What Does Your Leadership Transition Look Like?

July 24, 2017By Robert Reynolds, CPALeadership, Talent Management and People

During the past several years, our profession, like many others, has identified the need for an orderly and effective transition of leadership to the next generation of professionals as a critically important business issue. While much attention has been focused on this issue recently, the need to attract, retain and develop human capital in an organization is not a new issue. So why do so many organizations continue to struggle with the recruitment and development of the next generation of leaders?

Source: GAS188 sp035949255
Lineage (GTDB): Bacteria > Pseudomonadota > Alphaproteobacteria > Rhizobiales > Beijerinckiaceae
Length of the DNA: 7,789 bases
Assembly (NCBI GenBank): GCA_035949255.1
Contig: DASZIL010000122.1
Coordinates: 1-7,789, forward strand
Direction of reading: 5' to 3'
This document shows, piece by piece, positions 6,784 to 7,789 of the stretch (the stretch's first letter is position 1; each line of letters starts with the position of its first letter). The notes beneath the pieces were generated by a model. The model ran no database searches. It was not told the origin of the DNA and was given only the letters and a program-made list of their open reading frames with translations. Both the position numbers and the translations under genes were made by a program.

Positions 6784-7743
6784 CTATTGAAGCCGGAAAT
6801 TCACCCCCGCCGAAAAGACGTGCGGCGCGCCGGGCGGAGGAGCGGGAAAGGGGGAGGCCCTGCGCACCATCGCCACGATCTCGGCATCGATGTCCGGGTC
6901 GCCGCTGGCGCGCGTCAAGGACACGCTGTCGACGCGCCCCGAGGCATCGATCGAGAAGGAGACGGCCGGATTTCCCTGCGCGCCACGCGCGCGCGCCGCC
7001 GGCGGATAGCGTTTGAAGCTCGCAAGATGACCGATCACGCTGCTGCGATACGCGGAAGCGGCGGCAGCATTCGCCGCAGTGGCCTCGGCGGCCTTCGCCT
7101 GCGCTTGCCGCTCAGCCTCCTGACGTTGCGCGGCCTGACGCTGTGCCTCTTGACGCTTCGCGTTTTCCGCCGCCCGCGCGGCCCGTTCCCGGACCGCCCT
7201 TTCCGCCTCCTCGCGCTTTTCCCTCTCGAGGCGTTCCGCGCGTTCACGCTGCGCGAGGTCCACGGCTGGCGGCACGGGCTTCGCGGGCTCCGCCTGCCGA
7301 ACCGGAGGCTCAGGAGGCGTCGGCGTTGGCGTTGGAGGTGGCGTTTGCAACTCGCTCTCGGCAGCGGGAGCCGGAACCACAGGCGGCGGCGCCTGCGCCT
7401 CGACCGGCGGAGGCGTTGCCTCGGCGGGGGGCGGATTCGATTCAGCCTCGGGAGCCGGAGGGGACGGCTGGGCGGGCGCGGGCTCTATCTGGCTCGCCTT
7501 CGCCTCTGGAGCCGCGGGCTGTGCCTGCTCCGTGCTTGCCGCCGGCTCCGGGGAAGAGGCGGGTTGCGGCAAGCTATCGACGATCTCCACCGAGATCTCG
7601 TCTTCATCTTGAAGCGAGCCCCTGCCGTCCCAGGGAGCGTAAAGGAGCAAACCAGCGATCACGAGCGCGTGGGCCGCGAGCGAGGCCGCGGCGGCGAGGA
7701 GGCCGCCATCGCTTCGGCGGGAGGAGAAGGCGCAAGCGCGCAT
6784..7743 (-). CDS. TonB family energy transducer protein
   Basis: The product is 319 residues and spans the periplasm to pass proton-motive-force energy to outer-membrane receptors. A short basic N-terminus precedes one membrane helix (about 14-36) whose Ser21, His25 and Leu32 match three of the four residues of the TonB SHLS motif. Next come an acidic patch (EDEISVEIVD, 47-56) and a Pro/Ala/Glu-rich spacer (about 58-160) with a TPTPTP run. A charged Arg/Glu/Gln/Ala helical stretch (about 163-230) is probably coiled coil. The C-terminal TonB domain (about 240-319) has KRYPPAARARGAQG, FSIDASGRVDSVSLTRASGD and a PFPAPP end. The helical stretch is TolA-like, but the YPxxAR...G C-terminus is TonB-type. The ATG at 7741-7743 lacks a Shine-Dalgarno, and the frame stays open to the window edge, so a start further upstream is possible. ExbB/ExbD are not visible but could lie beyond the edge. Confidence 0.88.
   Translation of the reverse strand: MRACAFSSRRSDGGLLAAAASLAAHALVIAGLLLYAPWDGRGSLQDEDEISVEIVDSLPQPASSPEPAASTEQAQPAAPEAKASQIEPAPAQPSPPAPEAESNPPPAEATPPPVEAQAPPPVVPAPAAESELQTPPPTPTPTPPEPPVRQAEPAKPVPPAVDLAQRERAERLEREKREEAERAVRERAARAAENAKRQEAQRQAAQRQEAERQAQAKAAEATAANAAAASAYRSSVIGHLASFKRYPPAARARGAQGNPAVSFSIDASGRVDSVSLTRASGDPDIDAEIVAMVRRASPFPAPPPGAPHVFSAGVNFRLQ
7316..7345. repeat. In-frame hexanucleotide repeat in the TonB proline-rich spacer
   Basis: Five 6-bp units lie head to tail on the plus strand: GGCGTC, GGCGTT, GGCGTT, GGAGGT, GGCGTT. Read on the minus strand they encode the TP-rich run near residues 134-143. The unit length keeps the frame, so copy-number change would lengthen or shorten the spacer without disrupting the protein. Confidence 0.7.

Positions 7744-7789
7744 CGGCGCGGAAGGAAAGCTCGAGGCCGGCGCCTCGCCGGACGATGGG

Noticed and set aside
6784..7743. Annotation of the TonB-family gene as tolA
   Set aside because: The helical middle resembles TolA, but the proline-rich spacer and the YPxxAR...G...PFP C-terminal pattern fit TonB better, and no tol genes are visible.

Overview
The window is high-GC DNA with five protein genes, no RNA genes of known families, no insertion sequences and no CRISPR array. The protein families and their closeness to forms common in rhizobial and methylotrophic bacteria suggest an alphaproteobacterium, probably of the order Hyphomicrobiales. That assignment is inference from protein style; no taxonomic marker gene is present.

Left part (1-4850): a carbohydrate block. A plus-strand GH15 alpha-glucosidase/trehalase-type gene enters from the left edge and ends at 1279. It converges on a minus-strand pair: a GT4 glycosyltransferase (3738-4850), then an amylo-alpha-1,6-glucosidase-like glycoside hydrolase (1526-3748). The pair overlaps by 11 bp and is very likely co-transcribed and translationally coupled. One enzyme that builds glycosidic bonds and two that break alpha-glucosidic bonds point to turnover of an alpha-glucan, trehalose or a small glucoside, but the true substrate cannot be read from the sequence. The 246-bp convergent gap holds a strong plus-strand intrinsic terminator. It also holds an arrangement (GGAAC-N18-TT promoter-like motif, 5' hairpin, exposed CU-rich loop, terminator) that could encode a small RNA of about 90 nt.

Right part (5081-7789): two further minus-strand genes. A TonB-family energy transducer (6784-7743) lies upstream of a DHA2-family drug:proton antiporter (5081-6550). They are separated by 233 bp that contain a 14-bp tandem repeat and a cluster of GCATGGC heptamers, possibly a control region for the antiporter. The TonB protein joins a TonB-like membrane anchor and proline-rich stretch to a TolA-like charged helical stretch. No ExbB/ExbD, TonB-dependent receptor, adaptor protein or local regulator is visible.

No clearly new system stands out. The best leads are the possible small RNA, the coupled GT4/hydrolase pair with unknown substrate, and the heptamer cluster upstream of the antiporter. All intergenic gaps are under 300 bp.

I contrasted the differences between succession planning and transition activities with respect to leadership development in my February 2013 blog, Succession or Transition – You Choose. Succession planning is long-term focused. It is developing a culture and processes that enable you to attract the best and the brightest to join your organization, investing the time and personal energy to clearly define the personal characteristics, competencies and experiences necessary for these individuals to take full advantage of their career development opportunities, and then providing them the training and tools for success. Simply put, if the goal is filling the pipeline with future leaders, “begin with the end in mind.” By contrast, transition planning focuses on the orderly redistribution of leadership responsibilities to ensure the continuation of short-term activities.